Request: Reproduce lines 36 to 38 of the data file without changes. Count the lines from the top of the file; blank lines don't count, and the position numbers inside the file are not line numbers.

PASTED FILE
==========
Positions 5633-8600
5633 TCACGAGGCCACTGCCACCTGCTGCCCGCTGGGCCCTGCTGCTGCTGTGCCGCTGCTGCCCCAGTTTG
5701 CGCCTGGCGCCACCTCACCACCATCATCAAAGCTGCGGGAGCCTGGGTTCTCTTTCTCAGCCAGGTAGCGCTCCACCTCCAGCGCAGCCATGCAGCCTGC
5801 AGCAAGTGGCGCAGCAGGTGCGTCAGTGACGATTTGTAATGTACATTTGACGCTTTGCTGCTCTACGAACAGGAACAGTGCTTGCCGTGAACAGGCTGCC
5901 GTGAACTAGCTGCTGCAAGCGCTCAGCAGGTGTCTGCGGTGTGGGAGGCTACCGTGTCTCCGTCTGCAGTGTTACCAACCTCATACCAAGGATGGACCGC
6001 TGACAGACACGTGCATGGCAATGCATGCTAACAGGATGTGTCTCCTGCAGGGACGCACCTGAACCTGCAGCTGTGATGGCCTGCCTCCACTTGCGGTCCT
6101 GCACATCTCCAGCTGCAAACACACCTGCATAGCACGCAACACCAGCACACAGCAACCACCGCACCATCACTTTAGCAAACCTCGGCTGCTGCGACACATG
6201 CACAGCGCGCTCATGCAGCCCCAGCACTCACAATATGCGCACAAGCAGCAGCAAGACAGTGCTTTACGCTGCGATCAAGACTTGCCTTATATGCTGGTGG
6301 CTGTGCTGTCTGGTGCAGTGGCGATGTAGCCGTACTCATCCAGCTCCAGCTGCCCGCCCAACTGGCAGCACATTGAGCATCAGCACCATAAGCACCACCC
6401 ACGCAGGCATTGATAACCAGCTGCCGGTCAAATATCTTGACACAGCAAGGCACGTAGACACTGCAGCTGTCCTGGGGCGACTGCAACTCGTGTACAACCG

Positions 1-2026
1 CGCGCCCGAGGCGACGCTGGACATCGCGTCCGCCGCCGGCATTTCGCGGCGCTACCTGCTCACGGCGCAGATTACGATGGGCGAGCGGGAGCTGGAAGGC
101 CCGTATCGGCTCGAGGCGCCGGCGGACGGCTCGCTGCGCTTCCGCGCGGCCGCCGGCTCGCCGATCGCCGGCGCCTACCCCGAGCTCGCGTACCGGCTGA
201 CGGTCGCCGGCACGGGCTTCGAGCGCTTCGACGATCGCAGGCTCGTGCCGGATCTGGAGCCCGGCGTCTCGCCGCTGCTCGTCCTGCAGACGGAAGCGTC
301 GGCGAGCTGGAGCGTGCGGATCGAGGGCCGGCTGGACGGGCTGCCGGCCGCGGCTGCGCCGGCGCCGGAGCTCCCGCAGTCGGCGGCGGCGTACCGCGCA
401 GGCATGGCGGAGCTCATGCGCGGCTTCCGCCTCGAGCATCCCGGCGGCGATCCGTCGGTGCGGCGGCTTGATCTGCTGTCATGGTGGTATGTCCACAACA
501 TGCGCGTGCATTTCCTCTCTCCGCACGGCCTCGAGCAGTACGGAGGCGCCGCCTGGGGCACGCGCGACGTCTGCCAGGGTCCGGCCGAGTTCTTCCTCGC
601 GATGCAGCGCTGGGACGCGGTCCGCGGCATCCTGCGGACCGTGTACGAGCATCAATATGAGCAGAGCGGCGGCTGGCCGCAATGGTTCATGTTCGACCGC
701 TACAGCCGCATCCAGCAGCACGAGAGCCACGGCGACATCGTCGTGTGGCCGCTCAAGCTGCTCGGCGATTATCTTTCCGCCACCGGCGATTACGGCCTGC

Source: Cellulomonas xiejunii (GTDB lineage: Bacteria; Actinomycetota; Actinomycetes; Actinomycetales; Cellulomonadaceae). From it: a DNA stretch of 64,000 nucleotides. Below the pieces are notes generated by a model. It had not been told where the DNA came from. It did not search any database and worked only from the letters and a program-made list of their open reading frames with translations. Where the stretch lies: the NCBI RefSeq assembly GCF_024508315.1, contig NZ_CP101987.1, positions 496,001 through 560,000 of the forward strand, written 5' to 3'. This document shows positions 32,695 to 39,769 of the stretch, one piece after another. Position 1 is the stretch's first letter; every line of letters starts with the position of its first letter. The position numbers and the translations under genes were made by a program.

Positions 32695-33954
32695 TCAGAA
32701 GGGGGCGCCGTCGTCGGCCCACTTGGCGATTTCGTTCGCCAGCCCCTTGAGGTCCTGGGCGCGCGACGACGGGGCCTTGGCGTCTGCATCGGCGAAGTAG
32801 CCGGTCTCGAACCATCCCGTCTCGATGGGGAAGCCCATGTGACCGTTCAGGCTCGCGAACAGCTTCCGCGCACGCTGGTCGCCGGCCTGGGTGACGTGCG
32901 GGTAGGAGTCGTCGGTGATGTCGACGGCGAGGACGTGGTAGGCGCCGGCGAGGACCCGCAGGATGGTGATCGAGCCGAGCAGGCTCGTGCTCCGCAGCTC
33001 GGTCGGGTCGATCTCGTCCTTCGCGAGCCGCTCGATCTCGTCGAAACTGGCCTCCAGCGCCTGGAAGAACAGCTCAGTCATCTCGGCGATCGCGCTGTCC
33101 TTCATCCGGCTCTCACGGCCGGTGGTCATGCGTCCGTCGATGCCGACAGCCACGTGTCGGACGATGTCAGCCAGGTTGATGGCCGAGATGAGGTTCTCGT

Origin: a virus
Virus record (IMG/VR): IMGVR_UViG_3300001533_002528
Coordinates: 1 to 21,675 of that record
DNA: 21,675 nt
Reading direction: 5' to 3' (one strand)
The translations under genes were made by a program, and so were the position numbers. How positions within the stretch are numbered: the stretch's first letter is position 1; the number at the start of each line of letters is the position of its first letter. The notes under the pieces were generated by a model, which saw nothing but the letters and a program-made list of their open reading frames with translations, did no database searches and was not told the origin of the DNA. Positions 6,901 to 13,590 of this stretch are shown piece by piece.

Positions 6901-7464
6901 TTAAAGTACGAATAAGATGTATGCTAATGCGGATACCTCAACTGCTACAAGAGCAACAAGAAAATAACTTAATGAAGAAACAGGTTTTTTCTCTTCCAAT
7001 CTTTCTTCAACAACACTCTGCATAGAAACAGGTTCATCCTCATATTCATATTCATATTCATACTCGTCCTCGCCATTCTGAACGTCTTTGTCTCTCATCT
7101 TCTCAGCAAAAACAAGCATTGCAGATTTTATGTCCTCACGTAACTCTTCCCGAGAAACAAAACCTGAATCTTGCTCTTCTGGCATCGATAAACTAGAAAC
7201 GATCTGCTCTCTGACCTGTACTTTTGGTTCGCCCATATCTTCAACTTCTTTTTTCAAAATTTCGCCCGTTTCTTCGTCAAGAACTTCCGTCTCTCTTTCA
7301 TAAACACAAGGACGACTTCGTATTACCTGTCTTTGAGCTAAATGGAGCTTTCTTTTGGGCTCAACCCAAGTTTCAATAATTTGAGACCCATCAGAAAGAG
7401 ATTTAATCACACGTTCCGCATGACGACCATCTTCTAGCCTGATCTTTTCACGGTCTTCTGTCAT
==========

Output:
7001 CTTTCTTCAACAACACTCTGCATAGAAACAGGTTCATCCTCATATTCATATTCATATTCATACTCGTCCTCGCCATTCTGAACGTCTTTGTCTCTCATCT
7101 TCTCAGCAAAAACAAGCATTGCAGATTTTATGTCCTCACGTAACTCTTCCCGAGAAACAAAACCTGAATCTTGCTCTTCTGGCATCGATAAACTAGAAAC
7201 GATCTGCTCTCTGACCTGTACTTTTGGTTCGCCCATATCTTCAACTTCTTTTTTCAAAATTTCGCCCGTTTCTTCGTCAAGAACTTCCGTCTCTCTTTCA